Waterfall Safari Lodge 4×4 Trail
The first stint of the trail is a treacherous trek up a mountain – especially for those without a rear-locking differential.
Leaving the waterfall behind, the track is quite steep.
Braai facilities are available mere metres from the waterfall.
Descending into the jungle around the waterfall
Legend of the fall
Picture a waterfall. Add a ragged track with sharp rocks that leads to said waterfall. Frame that picture with the beautiful green Kranspoort mountain range. The result? The beautiful Waterfall Safari Lodge’s 4×4 trail.
THE Waterfall Safari Lodge is nestled in the Kranspoort Mountains in Mpumalanga, a mere rock’s throw from the Loskop Dam. Part of the Forever Resorts portfolio, the lodge offers quaint yet luxurious lodgings, a restaurant and several activities. This includes the 4×4 trail, which the lodge enthusiastically claims to be a grade five test. For this outing, our steed was 4×4 Muscle Trucks’ beefed up Toyota Hilux 2.8GD-6 4×4.
Turning onto the trail, which starts near the main lodge complex, a sign greeted us with a stern warning: “Only experienced 4×4 drivers are allowed to continue.” This wasn’t just a casual warning either. Almost immediately, the track started to climb up the mountain with some loose rocks that easily shifted under the weight of the vehicle. This section required the use of the Hilux’s rear differential lock. This provided enhanced traction allowing driver Hansie to keep the speed low, and avoid expensive dings to his Toyota. It takes about 10 minutes to reach the summit of this mountain, up that narrow, rocky track. On the summit there are two options: a look-out point, with a view into tomorrow, or continue on the 4×4 trail to the waterfall.
The track descends at a reasonable gradient towards the waterfall, and there are a few slippery sections where you have to keep your wits about you. We also encount-ered an uprooted tree blocking the track, and we had to move it to be able to continue. The track is very narrow and there is no space to circumvent such an obstacle. Closer to the waterfall, the track leads into what can essentially be called a mini jungle. You can almost envisage Tarzan swinging through the trees here. And then the waterfall. We visited after some heavy rain-fall in the area (about 150mm in the two weeks prior to our visit) so the waterfall was an impressive sight of cascading water, with a thin layer of mist hanging about.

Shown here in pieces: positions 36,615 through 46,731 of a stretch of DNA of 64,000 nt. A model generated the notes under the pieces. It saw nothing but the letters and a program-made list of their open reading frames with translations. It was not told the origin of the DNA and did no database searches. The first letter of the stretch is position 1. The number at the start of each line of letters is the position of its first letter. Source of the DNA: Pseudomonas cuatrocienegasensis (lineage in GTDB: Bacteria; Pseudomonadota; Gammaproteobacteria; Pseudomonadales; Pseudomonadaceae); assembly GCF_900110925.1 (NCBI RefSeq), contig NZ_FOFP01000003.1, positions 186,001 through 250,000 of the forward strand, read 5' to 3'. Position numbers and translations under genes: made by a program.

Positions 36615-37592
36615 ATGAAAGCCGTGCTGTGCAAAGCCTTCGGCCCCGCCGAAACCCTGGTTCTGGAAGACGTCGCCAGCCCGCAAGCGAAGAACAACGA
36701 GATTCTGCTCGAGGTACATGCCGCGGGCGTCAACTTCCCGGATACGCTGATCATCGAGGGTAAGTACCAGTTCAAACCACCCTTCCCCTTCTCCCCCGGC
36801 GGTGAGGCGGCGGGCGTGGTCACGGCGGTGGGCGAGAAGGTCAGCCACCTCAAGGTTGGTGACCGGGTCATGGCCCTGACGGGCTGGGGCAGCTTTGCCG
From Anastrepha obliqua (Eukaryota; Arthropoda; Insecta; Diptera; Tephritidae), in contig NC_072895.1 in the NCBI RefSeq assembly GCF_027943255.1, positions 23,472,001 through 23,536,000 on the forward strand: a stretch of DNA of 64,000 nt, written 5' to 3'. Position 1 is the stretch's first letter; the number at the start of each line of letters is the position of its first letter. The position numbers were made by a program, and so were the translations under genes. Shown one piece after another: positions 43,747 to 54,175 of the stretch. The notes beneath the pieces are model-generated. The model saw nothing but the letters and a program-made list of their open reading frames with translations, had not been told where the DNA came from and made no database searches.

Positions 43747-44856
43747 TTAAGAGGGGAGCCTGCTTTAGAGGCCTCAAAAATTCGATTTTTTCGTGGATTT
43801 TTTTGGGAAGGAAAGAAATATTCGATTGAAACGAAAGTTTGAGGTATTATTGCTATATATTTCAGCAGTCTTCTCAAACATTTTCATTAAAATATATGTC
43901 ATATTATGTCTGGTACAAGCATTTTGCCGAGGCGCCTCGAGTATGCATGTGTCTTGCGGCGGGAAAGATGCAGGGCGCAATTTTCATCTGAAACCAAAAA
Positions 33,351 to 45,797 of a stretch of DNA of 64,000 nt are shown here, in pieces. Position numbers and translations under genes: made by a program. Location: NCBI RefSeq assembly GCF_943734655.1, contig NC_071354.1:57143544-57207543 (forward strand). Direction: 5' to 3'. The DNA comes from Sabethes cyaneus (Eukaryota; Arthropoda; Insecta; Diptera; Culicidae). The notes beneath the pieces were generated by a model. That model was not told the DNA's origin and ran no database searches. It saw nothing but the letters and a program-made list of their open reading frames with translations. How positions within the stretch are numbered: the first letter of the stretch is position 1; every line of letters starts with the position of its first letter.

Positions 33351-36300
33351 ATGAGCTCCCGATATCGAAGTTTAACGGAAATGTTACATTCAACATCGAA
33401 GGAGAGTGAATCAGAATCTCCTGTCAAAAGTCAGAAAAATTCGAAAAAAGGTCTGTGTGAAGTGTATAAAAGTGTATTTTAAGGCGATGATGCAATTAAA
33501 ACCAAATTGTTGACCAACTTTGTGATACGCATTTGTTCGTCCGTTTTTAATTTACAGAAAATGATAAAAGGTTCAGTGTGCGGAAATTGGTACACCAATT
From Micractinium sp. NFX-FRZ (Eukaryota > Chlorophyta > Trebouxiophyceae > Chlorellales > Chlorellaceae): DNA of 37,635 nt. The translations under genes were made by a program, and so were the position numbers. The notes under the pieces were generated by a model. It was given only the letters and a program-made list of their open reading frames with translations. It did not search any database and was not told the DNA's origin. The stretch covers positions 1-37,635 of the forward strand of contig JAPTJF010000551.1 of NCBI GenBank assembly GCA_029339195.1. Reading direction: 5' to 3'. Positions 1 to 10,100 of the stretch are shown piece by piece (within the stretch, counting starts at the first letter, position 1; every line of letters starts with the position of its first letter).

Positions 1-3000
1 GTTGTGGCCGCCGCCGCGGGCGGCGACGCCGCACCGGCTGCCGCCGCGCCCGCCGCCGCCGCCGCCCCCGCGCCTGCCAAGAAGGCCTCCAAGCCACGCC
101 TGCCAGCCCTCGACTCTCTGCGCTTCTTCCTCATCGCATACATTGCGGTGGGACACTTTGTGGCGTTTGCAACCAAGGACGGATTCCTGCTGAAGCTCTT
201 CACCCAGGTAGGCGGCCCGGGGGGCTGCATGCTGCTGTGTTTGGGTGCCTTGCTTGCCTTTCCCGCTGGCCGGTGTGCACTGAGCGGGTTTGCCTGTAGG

After exploring the waterfall area (it is also easily reachable on foot from the main lodge), the 4×4 track continues through the waterfall stream, up the next mountain. The first part of this climb is relatively straightforward; it’s pretty steep in places, but not too difficult. But then you arrive at the final climb before the summit, and this section, which is about 30m long, is quite tricky. With a relatively steep gradient, narrow track and plenty of loose, slippery rocks, this bit will be very challenging for a 4×4 without at least a rear differential locker. You have to balance momentum, direction and grip to reach the summit. But oh boy, when you reach that summit, it is so worth it. With an unparalleled view of the Kranspoort Mountains, and with the Loskop Dam in the distance, it really makes the 2.5 hour trek worthwhile.
After taking in the sights and sounds, you have to head back down the same track as there is no circular route. So you head down some of the steep declines and once you’ve passed the waterfall again, you have to head up the steep track that you came down earlier. And lastly, you traverse that rocky section to reach the main lodge. As Hansie Coetzee from 4×4 Muscle Trucks noted, this track offers a good balance between 4×4 driving and a scenic outdrive with beautiful scenery. It’s situated about two hours from Pretoria, so it’s a cool day out for city-bound families, too. If you prefer to spend more time in the area, Waterfall Safari Lodge offers plenty of accommodation options.
I WANT TO GO, TOO!
Name Waterfall Safari Lodge 4×4 trail
Location Off the N11, between Middelburg and Groblersdal, Mpumalanga
GPS co-ordinates S25°26’39.2”/ E29°25’38.0”
Accommodation Guesthouse, cabins and camping
Food Restaurant, and braai facilities
Difficulty Grade 3 (grade 4 when wet)
Vehicle required 4×4 with transfer case and plenty of clearance. Underbody protection and more robust all-terrain or mud terrain tyres are recommended (because of the rocks). A rear differential lock is highly recommended, too, otherwise a few extra grey hairs will be added to your scalp, especially on that last climb before the summit.
Price R150 per vehicle, no additional charges
Self drive Yes
Contact CJ van Dyk @ 083 629 7410
Photos: Deon van der Walt